Socotra, island of mysteries

Article author: Jacinto Antón

Date of publication of the article: 07/12/2016

Year of publication: 2016

Article theme: , .

Jordi Esteva’s black and white photos show the enigmas of Socotra that wander through his mind with a dreamlike quality. A land of magic and fables, the name of the island (part of Yemen) was enough to stir up the sailors’ fears, who would barely approach its coasts and avoided entering the island, full of monsters and spirits.

Few places in the world have hold so many mysteries. Socotra Island is lost in the Indian Ocean, between the Horn of Africa and the Arabian Peninsula, and its legend dates from ancient times. A land of incense and myrrh, and of miracle aloes that would heal the Greeks and Romans in times of war, Socotra was also a place for sorcerers, genies and monsters. Even Marco Polo stated that its sorcerers were the most powerful in the world. There lived flying snakes, it was believed that its mountains hid a Phoenix nest and the equally fantastic Roc bird, the huge bird described by Sinbad the Sailor.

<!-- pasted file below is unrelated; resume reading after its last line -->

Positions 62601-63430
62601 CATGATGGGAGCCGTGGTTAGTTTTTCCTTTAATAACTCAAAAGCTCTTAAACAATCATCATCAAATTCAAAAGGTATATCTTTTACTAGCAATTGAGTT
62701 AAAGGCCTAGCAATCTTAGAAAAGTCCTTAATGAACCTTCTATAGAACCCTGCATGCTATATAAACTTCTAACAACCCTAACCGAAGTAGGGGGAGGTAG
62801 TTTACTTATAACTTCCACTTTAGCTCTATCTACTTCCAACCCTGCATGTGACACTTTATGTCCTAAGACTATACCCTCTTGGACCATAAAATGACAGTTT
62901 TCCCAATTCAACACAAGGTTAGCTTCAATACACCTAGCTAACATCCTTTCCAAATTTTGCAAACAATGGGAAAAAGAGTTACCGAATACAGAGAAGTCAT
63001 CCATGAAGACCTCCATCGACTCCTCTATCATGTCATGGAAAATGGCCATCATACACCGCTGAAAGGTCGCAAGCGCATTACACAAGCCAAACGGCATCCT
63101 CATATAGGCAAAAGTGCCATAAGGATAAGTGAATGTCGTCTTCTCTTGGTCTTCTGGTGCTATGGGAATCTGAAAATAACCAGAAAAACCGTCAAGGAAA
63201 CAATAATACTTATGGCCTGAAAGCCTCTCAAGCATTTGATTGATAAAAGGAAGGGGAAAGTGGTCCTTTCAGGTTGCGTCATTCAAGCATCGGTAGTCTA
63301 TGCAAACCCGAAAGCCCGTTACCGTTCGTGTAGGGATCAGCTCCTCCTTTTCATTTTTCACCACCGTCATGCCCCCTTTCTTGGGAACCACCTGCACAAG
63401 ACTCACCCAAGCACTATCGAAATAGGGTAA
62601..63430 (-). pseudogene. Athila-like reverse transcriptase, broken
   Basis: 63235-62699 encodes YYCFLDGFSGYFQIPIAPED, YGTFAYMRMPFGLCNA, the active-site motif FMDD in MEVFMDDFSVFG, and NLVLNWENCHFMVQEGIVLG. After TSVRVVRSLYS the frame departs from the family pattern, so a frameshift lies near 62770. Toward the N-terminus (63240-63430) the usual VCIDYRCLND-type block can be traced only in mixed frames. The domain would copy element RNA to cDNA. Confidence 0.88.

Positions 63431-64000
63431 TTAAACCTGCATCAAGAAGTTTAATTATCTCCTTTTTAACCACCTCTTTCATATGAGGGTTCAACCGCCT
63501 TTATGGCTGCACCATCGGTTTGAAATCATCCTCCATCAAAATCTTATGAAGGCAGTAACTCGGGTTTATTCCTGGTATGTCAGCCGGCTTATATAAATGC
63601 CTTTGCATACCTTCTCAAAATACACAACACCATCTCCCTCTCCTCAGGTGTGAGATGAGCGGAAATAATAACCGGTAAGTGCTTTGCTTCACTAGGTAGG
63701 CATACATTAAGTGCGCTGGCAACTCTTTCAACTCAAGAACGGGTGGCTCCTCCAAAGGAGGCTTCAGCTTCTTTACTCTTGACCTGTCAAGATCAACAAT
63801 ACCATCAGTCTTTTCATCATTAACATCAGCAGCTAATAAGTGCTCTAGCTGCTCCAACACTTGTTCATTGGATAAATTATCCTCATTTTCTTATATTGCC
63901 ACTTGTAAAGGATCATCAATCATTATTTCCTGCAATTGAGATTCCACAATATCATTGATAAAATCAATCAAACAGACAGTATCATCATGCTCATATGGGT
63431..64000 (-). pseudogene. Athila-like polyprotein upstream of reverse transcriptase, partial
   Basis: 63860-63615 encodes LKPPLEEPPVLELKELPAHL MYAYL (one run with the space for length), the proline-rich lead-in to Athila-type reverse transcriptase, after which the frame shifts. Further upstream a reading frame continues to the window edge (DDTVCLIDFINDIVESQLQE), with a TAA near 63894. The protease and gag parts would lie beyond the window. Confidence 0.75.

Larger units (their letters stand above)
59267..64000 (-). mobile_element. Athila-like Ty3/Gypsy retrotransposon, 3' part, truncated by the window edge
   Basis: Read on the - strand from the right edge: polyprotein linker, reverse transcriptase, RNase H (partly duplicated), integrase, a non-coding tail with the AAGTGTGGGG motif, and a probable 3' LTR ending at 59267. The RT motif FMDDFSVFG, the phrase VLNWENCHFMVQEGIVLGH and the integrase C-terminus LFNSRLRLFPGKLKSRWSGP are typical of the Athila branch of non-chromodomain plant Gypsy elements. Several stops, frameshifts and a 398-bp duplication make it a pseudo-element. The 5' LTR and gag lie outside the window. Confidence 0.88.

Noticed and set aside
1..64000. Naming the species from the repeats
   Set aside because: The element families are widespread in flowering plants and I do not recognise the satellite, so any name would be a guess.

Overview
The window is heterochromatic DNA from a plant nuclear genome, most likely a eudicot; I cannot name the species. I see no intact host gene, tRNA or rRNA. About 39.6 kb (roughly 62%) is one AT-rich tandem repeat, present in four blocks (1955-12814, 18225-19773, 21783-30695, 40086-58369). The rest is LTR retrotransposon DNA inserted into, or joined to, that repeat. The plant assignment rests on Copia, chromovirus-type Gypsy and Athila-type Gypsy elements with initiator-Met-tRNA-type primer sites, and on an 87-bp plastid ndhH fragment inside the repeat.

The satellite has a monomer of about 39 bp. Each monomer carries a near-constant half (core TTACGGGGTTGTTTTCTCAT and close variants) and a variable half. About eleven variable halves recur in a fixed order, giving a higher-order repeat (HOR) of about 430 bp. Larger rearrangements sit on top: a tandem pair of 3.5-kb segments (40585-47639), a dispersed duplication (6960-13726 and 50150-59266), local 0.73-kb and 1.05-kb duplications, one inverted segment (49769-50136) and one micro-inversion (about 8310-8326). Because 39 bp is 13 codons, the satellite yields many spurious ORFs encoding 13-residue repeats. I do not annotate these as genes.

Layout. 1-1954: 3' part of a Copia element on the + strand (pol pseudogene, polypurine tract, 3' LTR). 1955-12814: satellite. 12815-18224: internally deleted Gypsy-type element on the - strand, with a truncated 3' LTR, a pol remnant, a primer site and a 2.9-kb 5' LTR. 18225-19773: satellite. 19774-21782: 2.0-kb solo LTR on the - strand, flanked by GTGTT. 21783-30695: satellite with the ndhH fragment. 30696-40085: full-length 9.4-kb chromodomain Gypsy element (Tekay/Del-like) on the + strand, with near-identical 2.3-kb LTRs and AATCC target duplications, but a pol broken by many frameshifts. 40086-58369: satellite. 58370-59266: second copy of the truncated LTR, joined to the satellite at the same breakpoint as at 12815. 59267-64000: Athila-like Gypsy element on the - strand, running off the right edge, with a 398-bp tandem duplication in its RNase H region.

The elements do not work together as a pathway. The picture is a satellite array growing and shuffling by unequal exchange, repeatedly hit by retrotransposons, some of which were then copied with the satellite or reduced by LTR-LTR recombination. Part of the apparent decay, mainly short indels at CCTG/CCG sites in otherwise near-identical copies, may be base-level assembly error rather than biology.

The writer, photographer and filmmaker Jordi Esteva heard first of this island from the merchants and sailors of Zanzibar, Mombasa, and Lambu, and their tales light up his imagination and the desire to visit the island. His trips to Socotra have led to a movie and two books. The last one of them (the recently published “Socotra: Atlanta”) gathers an extraordinary collection of black and white pictures that capture the fascination that this enigmatic island has created over the centuries. Esteva was in contact with the island’s population, the shepherds, the camel riders and the old wizards. He let himself be possessed by that lost world, listening by the fire.

But it is a mysterious island threatened by very real dangers: the always close touristic pressure and the region’s political instability. Socotra is a part of Yemen and it has attracted the interest of the great powers. It is rumored that even the United States intended to move there Guantanamo’s Yemeni prisoners. Beware, Sinbad!

Source: El País Semanal